As far as I’m concerned, slugs and snails are public enemy #1 in the garden. Last year, they decimated our green beans and sweet peas and made our lettuce a hole-y mess.
This year I am committed to fighting these pests, protecting our organic garden and successfully harvesting our favorite veggies. After doing some research (see http://www.wikihow.com/Get-Rid-of-Snails) and talking with a number of experienced gardeners, I’ve realized there’s not just one solution. These critters are sneaky! Therefore, we need to be smart and creative about how we keep them out of the garden.
Here are a seven ideas for eliminating slugs and snails from your garden. The good folks at Walt’s Organic suggest using a combination of repellents. From bait to traps to barriers, try a few techniques and learn what works best for your garden plot.
1. Beer traps. A well-known technique, with mixed results.
2. Copper. We’ve used this technique successfully over the last couple growing seasons. But I never understood why it worked until researching for this article. Copper repels snails due to a reaction between the metal and the mucous (or slime) produced by the snail as it moves. This sends the snail an unpleasant electro-neural signal, which basically feels like an electric shock. Copper can be used a couple of different ways. Either wind it around the area you want to protect or sprinkle copper pennies around the base of the plants.
3. Crushed egg shells. Sprinkle crushed egg shells on the earth surrounding the vulnerable plants. Egg shells have sharp edges which make it very unpleasant for snails and slugs to cross, so they avoid climbing over them to get to the plants. This is a great way to nourish the soil as egg shells contain calcium which reduces acidity and increases the pH. Oyster shells offer the same type of barrier.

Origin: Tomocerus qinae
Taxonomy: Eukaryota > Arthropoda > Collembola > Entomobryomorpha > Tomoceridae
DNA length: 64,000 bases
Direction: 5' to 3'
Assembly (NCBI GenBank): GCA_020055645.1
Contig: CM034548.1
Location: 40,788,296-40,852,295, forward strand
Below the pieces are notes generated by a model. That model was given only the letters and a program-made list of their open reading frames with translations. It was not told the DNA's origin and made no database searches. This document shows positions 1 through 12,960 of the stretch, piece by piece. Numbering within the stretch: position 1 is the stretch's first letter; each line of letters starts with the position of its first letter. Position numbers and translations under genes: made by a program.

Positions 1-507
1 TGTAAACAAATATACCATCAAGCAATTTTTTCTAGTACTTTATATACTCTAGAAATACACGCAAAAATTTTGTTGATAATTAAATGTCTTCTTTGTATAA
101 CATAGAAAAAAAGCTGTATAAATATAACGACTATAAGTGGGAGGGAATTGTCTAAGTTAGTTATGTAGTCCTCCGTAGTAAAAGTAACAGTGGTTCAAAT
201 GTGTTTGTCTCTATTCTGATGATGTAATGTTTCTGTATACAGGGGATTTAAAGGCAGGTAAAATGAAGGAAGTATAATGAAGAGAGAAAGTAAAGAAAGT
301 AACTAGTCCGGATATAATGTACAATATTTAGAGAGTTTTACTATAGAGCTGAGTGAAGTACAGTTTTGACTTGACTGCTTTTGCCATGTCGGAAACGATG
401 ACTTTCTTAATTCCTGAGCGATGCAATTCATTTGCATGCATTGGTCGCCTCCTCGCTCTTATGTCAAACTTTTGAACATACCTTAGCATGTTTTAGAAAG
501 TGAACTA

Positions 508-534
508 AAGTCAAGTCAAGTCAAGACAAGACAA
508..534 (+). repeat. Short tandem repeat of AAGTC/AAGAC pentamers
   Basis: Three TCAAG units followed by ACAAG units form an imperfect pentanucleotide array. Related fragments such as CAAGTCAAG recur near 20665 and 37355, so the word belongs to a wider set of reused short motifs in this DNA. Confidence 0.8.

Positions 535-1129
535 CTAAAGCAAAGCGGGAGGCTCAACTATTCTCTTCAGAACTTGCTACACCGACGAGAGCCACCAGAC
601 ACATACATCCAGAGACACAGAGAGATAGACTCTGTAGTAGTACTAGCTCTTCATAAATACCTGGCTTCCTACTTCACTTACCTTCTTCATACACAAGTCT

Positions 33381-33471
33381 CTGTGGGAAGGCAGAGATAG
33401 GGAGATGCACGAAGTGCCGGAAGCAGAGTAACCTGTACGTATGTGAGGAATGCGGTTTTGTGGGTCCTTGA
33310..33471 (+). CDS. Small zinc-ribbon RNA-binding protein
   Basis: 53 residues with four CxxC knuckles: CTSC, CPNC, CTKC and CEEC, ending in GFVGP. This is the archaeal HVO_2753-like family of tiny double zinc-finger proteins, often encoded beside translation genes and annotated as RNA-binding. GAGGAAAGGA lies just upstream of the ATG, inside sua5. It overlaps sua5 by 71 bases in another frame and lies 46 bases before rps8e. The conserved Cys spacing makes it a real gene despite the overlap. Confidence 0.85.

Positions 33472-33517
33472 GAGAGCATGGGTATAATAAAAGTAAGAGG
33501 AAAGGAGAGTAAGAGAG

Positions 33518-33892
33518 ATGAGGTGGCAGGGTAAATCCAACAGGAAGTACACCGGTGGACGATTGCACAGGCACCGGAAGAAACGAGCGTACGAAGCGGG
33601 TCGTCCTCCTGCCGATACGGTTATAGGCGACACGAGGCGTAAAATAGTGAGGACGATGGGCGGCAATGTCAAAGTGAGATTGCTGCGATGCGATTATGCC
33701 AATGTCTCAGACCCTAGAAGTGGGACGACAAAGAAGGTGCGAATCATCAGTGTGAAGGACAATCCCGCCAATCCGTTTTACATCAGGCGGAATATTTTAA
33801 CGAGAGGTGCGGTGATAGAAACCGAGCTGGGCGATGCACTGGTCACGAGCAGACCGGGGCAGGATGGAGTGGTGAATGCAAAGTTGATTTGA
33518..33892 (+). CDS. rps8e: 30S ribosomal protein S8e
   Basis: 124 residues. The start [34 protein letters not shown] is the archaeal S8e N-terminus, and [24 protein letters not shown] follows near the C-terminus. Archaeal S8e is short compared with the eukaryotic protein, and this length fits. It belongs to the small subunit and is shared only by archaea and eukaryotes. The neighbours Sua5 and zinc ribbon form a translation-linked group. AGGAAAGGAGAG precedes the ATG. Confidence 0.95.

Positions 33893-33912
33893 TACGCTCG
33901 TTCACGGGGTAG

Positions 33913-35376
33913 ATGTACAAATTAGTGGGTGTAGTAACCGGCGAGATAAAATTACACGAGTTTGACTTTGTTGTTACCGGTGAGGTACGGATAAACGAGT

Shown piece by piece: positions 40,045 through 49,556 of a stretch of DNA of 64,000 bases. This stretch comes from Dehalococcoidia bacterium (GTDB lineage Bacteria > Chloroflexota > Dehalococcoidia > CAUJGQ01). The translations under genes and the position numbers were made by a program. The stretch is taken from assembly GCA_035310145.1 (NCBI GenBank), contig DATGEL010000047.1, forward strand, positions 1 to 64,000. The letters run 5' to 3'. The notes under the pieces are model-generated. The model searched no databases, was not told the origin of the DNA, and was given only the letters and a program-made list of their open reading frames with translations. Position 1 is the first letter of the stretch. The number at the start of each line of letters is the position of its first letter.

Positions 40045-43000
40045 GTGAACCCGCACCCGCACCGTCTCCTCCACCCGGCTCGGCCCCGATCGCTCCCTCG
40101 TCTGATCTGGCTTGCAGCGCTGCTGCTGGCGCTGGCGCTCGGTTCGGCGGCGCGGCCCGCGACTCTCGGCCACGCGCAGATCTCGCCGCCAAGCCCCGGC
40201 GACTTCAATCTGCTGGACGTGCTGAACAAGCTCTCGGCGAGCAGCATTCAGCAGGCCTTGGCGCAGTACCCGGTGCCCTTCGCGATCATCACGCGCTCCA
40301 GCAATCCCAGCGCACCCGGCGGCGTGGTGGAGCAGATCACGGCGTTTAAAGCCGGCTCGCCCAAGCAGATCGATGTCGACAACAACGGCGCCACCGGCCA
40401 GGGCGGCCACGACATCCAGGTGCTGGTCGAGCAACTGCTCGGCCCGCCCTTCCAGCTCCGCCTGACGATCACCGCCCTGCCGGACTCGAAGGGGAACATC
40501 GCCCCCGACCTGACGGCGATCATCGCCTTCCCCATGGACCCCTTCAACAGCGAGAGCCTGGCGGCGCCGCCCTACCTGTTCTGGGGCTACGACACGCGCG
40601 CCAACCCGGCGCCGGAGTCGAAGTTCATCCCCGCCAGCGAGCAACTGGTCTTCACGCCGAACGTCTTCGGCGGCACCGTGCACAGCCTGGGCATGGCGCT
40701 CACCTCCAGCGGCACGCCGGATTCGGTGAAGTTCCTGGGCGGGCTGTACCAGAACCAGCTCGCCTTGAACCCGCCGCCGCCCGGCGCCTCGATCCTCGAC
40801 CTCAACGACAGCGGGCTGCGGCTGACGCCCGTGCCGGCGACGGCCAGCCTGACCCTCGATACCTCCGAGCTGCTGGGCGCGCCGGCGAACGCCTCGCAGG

4. Coffee. Studies conducted by the U.S. Department of Agriculture have shown that coffee is extremely effective at repelling and killing snails and slugs. You can either place cooled coffee in a spray bottle and spritz the plants, soils and snails themselves. Or, sprinkle coffee grounds around the base of the plants you want to protect. In addition to repelling slugs and snails, coffee also helps to enrich the soil.
5. Move them: If you think this sounds like an exercise in futility, you may be right. But simply picking up and moving snails just 20 feet away from your garden can be an effective strategy.
6. Snail-hating plants. Certain flowers, plants and herbs are believed to be unappealing to snails, so think about introducing them to your garden. These include flowers such as marigolds and herbs such as parsley, mint, and fennel.
7. PVC pipe. PVC pipes and ceramic pots act as a trap. Cut a PVC pipe in half the long way, put it curved side down in the soil. The snails will gather underneath it. Alternatively, place a ceramic pot upside-down and leave overnight. Once you’ve caught the critters, you need to eliminate them some ways away from the P-Patch or smash them so that they can’t return.
How are you planning on keeping slugs and snails out of your garden? Please share your experience of what works and what hasn’t worked for you.
* Many of the statistics and ideas cited here are from http://www.wikihow.com/Get-Rid-of-Snails